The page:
Your normal is my catatonic

On top of my careful eating and constant self-policing… I’ve cut my online time to the bone, to conserve neurotransmitters and wear and tear on my telomeres.
I’m moving to a sunnier flat, to improve vitamin D uptake and exposure to beneficial UV bands.
I’ve gotten a cat, to lower my bp and help stabilize my diurnal cycle. (They get stirred up and worried when you stay up past your bedtime. It’s the cutest form of nagging ever.)
I’m doing my autogenic exercises as often as I can bear to, to bring my baseline level of overdrive down and begin to approach “normal”.
For better or worse, I’m getting more closely in touch with what a “normal” state of relaxation really feels like — and realizing how far from “normal” it is for me.
If I am as close to “normally” relaxed (or “normally” tense — its the same thing) as I can get, I’m nonfunctional.
All I can do is lie there, bathed in the peaceful antitoxins of adequate tissue perfusion and a still mind. Getting up requires dropping that calm, because there just isn’t enough energy there.
I’m far, far too tired to function as a normal person. My very cells are tired — I can feel it when I let down this chemical structure of overdrive and tension. Their very organelles are tired. The vacuoles, I bet, are tired.
Why? I mean, weariness is all very well,  but isn’t this a little ridiculous?
Ridiculous it may be, but not irrational or inappropriate. Here’s why, as far as I’ve thought it through.
– For one thing, pain is exhausting. An hour of pain is as wearying as an hour of running, but without the cardiovascular benefit or endorphins. Quite the opposite. And it never really stops.
– Moving the body with degraded muscles is hard work.
– Making decisions and doing the business of life (rent, bills, laundry, shopping) with a brain that flickers on and off… requires a lot of repeated trips and extra effort — also tiring.
– Remember that list of JCAHO-rated crises I mentioned on my last post? That was a sample from the latest in a series of years, each of which was about as harrowingly difficult, in different ways. Truly, I had no idea that so many ghastly things, most far too protracted for Hollywood to use in even their most grueling work, could grind through one measly life.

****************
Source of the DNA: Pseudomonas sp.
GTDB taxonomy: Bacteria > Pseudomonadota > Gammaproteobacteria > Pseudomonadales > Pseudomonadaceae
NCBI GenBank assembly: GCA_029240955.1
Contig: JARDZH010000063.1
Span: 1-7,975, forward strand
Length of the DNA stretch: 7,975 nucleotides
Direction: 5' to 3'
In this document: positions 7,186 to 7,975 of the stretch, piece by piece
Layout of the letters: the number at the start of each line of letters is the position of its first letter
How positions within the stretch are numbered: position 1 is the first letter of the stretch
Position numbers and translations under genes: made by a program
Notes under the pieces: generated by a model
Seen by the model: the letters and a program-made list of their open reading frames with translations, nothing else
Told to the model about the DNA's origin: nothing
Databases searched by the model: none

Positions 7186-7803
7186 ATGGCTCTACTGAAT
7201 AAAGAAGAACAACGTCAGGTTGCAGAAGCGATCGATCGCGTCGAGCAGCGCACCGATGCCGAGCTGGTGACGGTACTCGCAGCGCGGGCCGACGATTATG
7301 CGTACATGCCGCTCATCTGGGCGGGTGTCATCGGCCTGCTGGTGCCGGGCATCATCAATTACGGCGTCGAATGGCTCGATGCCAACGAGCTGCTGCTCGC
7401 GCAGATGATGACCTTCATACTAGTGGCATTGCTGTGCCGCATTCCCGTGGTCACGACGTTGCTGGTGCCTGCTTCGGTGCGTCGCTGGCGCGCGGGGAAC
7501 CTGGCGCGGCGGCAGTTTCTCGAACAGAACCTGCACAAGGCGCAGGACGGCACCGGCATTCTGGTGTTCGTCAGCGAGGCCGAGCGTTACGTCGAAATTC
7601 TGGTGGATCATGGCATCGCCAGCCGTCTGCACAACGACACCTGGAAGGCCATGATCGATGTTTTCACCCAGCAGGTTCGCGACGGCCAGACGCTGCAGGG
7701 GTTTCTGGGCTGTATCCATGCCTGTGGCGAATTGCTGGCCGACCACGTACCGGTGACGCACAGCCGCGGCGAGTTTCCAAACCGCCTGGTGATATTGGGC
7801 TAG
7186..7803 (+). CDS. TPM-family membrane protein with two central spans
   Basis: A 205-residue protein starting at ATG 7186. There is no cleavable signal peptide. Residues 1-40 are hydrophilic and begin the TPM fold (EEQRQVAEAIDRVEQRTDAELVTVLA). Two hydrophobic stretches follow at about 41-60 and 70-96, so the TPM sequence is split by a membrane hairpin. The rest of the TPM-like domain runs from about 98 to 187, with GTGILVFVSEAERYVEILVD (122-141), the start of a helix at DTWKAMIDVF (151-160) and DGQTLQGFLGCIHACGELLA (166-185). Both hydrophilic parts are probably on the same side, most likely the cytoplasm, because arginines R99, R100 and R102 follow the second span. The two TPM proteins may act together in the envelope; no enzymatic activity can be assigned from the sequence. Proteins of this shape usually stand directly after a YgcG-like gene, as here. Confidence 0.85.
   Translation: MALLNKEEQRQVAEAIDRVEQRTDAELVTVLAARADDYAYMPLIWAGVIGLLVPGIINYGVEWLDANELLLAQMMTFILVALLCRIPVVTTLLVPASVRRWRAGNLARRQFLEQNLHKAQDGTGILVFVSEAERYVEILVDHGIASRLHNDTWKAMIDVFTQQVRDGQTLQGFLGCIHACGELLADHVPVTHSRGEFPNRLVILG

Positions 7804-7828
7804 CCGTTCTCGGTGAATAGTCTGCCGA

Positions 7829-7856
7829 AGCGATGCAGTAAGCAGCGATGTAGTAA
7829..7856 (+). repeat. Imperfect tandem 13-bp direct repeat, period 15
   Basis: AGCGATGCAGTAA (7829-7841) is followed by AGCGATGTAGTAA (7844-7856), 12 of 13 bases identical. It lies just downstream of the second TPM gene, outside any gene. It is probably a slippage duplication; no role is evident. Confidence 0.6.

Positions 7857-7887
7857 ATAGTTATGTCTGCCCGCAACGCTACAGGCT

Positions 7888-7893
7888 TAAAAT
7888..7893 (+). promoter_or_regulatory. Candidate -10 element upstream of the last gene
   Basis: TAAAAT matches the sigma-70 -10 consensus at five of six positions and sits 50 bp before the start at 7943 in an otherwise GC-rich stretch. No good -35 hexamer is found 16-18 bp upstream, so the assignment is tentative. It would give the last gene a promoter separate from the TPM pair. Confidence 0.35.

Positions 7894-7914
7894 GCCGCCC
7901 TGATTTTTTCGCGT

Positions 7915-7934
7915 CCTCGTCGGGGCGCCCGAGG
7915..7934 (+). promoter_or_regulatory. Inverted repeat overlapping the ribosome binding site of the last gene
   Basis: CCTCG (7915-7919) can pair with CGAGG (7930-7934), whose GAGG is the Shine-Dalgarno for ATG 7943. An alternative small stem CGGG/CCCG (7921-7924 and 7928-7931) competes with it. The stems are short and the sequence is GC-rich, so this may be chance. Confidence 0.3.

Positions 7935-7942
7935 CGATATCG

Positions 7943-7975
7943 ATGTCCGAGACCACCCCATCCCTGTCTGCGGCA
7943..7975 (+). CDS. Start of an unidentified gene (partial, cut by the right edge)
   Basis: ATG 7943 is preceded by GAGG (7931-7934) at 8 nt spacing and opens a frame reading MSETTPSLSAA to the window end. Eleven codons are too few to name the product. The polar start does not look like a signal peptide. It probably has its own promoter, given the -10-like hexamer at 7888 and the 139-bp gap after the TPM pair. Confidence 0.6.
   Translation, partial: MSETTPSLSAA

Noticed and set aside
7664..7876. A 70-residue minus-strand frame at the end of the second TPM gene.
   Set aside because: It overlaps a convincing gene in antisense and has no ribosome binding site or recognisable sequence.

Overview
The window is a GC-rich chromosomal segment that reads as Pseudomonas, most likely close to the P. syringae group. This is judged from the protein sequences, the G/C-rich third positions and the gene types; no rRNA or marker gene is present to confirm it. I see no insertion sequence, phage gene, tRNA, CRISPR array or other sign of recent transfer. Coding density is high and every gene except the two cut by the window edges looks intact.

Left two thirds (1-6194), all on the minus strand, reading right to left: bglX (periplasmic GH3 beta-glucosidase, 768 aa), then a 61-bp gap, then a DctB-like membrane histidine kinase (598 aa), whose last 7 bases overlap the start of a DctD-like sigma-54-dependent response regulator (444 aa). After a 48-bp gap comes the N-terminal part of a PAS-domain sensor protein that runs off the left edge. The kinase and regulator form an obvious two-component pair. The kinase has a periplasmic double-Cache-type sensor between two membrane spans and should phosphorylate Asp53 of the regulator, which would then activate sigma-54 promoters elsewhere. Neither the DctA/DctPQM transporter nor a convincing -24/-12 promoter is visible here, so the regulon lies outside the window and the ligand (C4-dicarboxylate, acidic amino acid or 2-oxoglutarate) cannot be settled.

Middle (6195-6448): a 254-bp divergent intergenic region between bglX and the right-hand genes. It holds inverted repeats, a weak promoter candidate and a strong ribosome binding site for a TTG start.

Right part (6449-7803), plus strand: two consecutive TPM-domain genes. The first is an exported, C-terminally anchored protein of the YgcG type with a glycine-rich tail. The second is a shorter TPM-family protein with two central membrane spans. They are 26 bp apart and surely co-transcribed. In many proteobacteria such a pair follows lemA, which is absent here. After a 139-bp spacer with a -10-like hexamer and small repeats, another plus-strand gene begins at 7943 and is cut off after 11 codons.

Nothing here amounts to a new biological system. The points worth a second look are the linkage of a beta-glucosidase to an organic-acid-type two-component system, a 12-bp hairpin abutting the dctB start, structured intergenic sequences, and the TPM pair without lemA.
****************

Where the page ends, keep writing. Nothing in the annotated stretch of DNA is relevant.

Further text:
So maybe I should give my weariness some credit. Maybe I should stop bitching about how I just can’t get things done. Now that I’m trying to ratchet my ANS responses down from the stratosphere, maybe I shouldn’t wonder that it’s becoming hellishly difficult to get off the couch most of the time.
Maybe I should stop obsessing on my characteristic need to be productive.
Maybe it’s finally time to stop ignoring the fact that I’m really damn TIRED, and put my attention on getting more rest.
That might be the most productive thing I could do.
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3 Replies to “Your normal is my catatonic”

    1. It certainly sounds sensible when laid out like that, doesn’t it?

      I still have to pack, move, get laundry done etc. I find that, instead of drifting in a cloud of resentful weariness, I’m deliberately “chilling” with a conscious effort to be as calm as the moment allows. When I’ve finished my tea, there’ll be a 10-minute burst of packing. When the alarm goes off at the end of that, it’s back to the chair with my feet up, time for a bit of fruit and morning meds, and chilling for at least another half hour.

      My time limit on the internet has made my online time extremely efficient. It’s possible this concept of fixed-time activity is a really useful one. We shall see.

    2. After a few days of these conscious acts of rest whenever I can be still, getting the antitoxin bath all the way out to the smallest muscles at every reasonable opportunity, I’m already less desperately weary.

      Just a bit, not so much that it’s time to change things, but it sure is an encouraging sign.

      I’ve also gotten more packing and cleaning done than I have in weeks of simply waiting for the next burst of energy to show up.

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